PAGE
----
UN chief Guterres to visit Central African Republic

UN Secretary-General Antonio Guterres. FILE | NATION MEDIA GROUP 

UN Secretary-General Antonio Guterres will visit the Central African Republic (CAR) early next week to draw attention to fragile situation in the country, the agency said in a statement.

The statement said Mr Guterres would be in Bangui for the United Nations Day on Tuesday.

The statement quoted Mr Guterres saying at the UN headquarters on Wednesday that he would meet with CAR leaders and the 12,000 man UN peacekeeping mission, MINUSCA “to pay tribute to the work of peacekeepers around the world who show tremendous courage in volatile environments”.

The UN peacekeeping mission has been at the centre of sexual violence allegations since its deployment in 2014 and Mr Guterres told reporters that during the visit, he hopes to give impetus to the new approach to addressing the issue.

“We know that the good work and tremendous sacrifice of peacekeepers around the world has been tarnished by the appalling acts of some UN personnel who have harmed the people they were meant to serve,” the UN chief said.
MINUSCA faces one of the highest numbers of rape allegations of all UN missions. One mission chief has been sacked while peacekeepers accused of sexual abuses, like those from the Republic of Congo, have been withdrawn.

There has been a recent increase in communal tensions leading to violence and a deterioration in the humanitarian situation across CAR.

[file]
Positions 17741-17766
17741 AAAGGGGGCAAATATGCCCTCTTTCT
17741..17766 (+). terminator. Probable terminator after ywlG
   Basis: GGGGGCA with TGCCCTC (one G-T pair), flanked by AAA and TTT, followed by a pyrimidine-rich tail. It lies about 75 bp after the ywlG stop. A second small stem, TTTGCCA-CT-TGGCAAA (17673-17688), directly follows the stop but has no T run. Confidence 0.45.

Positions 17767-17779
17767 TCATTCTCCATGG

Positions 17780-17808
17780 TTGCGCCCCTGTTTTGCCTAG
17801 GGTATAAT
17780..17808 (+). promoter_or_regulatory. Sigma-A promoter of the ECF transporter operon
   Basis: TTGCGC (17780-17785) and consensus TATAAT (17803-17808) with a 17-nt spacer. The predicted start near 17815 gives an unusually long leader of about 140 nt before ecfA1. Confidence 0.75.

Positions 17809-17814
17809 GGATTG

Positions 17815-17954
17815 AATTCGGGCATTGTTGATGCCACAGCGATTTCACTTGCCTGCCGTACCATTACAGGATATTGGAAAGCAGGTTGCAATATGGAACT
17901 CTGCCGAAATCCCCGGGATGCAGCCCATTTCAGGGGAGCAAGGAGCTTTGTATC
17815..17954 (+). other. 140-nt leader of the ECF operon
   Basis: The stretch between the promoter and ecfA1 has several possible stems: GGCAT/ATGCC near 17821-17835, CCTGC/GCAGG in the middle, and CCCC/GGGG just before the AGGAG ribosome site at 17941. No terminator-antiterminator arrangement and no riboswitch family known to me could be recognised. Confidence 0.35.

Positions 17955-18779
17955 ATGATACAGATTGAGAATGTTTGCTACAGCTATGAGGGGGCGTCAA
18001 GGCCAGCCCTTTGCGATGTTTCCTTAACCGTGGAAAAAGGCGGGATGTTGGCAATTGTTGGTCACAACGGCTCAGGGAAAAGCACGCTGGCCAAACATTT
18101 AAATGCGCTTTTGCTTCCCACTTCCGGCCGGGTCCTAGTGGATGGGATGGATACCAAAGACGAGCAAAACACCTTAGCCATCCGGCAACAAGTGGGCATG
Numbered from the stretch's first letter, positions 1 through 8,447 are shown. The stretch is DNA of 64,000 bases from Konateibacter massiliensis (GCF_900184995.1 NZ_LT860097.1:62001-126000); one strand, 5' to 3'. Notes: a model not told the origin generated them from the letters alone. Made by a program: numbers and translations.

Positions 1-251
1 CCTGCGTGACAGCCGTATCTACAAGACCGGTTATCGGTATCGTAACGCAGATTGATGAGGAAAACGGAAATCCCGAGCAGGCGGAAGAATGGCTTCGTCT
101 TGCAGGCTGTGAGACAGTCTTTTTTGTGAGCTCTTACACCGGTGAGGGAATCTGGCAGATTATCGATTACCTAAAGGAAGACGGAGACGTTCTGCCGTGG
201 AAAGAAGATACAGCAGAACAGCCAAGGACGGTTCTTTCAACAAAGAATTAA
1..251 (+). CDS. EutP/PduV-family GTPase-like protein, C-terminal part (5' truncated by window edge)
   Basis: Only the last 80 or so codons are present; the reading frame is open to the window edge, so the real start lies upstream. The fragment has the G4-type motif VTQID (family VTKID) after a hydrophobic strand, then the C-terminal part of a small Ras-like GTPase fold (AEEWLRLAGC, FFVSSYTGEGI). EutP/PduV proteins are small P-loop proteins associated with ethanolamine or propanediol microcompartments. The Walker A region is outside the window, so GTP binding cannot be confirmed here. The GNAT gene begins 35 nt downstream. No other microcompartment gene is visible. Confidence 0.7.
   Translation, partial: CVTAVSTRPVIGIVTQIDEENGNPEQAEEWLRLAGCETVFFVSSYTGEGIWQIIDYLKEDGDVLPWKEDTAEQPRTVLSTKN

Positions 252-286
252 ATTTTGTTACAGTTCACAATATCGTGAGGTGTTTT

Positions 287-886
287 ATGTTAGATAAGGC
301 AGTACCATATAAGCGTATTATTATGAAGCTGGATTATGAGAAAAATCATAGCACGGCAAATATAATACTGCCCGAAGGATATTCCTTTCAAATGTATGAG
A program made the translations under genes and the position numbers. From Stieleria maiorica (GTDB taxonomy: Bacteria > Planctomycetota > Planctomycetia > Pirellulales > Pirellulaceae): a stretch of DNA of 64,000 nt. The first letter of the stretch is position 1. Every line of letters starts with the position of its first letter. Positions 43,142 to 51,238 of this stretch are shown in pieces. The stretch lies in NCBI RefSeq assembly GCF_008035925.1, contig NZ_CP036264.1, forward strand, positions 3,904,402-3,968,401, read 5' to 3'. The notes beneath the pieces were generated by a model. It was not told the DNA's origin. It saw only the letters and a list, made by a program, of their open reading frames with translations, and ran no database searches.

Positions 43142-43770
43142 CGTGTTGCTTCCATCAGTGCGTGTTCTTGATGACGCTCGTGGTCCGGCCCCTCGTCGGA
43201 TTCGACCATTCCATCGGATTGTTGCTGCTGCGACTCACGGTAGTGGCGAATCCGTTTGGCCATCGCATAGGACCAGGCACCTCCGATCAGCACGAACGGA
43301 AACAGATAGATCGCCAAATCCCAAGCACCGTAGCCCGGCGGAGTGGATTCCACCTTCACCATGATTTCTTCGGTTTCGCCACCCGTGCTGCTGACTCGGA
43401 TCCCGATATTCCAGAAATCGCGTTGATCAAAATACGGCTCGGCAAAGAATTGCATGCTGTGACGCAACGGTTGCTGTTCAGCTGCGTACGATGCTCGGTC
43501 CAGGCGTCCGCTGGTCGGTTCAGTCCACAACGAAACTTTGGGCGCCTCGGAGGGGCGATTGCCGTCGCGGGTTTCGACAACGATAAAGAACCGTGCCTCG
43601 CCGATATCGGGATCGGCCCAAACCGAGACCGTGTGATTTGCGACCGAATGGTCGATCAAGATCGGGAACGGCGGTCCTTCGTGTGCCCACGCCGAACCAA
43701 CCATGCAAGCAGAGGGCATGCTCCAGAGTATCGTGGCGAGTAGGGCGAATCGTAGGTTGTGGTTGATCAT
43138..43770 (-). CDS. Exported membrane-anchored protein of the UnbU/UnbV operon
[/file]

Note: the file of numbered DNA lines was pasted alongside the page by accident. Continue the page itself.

Mr Guterres is also scheduled to visit Bangassou in the south, where heavy fighting re-erupted in May.

The growing violence has not only been deadly on civilians, but also on UN aid workers and peacekeepers. Since the beginning of this year, the UN says 12 relief workers and 12 peacekeepers have been killed “in hostile acts”.

CAR, one of the world’s poorest countries, descended into turmoil in March 2013 following the overthrow of President Francois Bozize by the Seleka rebels. The coup triggered the country's worst crisis since its independence from France in 1960.

According to the UN, the conflict has displaced 1.1 million people—600,000 internally and 500,000 into neighbouring countries, including Cameroon. Also, 50 per cent or 2.4 million Central Africans depend on aid for survival.

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